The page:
Please tell us a little about yourself outside of your quilting career.
My quilting career is pretty much integrated with my personal life. My husband and partner Larry Goldstein and I have worked together for over thirty years now. We recently moved into an 1897 building that houses our gallery, The Art Quilt gallery of the
Laurie Swim Interior of Gallery
In the BeginningYou are one of
Like Pamela Allen, I have a Fine Arts background. My ambition was to become a painter. Since childhood, I have dabbled with needlework and clothing construction. These two came together when I took up weaving at NSCAD and after graduating, apprenticed in
I always intended to make my living from my art and that turned out to be a great incentive for concentrating my focus on making a successful career. From 1995 to 2003, I originated community art projects, mostly memorials with volunteers for historical record and social activism. Best known is Breaking Ground,The Hogg’s Hollow Disaster 1960 (7’x 20’) now housed in a ceiling to floor glass case in the Toronto York Mills Subway Station.
Laurie with her work for interview for Globe and Mail 2010
In the Gut
Tell us a little about your work as a quilt author?
Meeting Larry, whose experience was as a book publisher, changed my life professionally and personally. It was our collaboration of my writing, and Larry producing The Joy of Quilting for Viking
My recent book Rags to Riches, The Quilt as Art was also a joint effort in 2007. It is both autobiographical and a discussion of my work over a period of 15 years. The launch of this book and exhibit of my recent work took place in
Is there a common technique you use in your quilts?
I use many techniques in my pieces, many of them innovative to get the job done, needle felting, sky painting, machine embroidery and on it goes. Each piece presents new challenges from concept to completion. It keeps the work fresh as well.
More Precious than Gold
My approach is to start with an image that I feel a connection to. This is hard to describe but I believe it is an emotional response rather than a rational one. Sometimes, an idea lies dormant until the right moment, other times, it is instantaneous and I feel motivated to act fast and seize the moment. Either way, it has to be important to me because the work is labour intensive.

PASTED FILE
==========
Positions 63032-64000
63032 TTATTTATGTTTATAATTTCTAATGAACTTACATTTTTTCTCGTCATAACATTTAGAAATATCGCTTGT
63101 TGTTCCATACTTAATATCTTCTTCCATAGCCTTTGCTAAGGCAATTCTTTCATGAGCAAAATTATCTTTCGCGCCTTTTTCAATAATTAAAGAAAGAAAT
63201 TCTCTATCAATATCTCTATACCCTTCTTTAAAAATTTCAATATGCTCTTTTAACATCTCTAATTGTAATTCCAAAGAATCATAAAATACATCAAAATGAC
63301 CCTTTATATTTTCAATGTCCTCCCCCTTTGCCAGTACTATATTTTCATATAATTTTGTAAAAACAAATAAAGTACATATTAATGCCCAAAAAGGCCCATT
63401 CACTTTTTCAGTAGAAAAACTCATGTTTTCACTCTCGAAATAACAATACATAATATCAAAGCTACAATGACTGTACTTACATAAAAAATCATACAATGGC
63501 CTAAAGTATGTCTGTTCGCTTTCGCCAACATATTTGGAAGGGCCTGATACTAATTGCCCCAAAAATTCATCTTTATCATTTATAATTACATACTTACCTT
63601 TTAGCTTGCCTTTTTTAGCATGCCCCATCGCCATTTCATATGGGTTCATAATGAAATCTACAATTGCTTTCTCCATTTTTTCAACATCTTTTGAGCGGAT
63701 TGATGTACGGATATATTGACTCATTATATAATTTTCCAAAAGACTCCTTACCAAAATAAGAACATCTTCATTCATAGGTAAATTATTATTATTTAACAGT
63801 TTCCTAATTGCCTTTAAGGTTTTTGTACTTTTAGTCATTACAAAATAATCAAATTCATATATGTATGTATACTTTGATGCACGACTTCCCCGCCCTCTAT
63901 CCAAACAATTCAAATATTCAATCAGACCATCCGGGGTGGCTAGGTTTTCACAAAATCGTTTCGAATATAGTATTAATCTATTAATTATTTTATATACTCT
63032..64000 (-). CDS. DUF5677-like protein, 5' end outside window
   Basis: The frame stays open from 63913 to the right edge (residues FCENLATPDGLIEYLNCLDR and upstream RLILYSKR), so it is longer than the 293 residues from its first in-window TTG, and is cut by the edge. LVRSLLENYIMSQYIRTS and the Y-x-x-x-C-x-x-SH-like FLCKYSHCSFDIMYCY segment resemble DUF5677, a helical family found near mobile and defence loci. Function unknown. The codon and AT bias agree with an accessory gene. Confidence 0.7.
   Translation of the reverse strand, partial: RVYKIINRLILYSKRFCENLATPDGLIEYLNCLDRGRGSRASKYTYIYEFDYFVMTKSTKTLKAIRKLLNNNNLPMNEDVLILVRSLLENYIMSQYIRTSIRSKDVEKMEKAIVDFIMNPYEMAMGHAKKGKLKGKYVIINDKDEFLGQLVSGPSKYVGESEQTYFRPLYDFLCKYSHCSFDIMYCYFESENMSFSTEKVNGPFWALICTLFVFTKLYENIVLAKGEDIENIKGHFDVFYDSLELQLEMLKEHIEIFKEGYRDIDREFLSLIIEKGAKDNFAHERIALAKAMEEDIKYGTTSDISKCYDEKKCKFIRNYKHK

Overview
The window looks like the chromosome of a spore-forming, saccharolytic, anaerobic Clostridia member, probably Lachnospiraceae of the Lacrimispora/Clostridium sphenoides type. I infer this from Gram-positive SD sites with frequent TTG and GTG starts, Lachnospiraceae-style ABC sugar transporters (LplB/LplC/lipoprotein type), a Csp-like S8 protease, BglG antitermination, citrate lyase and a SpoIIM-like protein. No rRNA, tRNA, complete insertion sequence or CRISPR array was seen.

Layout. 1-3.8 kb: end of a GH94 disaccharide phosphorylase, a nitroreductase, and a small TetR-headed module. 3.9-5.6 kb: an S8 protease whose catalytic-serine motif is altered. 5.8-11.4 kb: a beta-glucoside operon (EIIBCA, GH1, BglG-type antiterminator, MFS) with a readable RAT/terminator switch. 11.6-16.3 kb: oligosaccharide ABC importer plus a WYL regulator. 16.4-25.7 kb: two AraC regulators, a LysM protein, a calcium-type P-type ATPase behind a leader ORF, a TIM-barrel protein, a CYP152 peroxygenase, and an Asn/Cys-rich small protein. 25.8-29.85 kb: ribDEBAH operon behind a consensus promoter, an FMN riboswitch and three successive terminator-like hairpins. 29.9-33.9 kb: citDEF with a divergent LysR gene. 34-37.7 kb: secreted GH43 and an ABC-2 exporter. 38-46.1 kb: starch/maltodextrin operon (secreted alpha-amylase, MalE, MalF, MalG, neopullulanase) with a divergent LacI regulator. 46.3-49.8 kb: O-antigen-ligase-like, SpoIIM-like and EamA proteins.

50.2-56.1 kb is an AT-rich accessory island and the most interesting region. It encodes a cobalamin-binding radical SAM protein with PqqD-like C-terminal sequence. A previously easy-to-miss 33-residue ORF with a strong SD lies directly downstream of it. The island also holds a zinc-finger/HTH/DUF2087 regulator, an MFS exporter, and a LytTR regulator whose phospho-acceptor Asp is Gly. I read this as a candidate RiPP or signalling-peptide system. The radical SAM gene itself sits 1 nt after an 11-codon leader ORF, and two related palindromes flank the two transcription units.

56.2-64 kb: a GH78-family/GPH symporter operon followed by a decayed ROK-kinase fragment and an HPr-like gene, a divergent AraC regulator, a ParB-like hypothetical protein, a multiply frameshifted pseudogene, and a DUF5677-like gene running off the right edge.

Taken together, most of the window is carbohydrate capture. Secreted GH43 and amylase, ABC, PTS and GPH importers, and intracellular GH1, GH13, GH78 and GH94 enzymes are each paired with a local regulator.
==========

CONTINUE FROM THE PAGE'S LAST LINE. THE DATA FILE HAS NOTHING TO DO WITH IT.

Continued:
My process involves either photography or sketches or both. After deciding the subject andthe composition, I blow it up as a drawing for scale and take my patterns and templates from it. I then move into fabric construction. According to how large the work is, I might break it up into sections or components, sewing them separately and then reassembling them as a whole.
What are some of your favourite aspects of quilting?I like to teach and travel, but I like best teaching close by where I can access my studio and supplies.
I rarely enter shows since it ties up the work for long periods of time and I prefer the pieces to be on display in our gallery. My favourite aspect of quilting is when I am focused and immersed in a work. Having moments of being on ‘top of my game’ is exhilarating and heady stuff. I am happiest then.
How often do you get into your studio?
Every day I try to spend time in my studio, even briefly. Sometimes, it is just to catch up on emails and organize my work area. I usually have several projects on the go. Leaving some to gestate often proves worthwhile.
Many of your quilts have the theme of the ocean/water in them... can you elaborate on that?
The history of
The Boat Builders
I don’t normally bring food into my studio with the apartment so close by but I often bring a drink, most likely coffee which is what I am drinking now.
Thank you Ms. Swim for giving us a glimpse into your life! For upcoming workshops in 2013 hosted by Laurie Swim, please check out her website.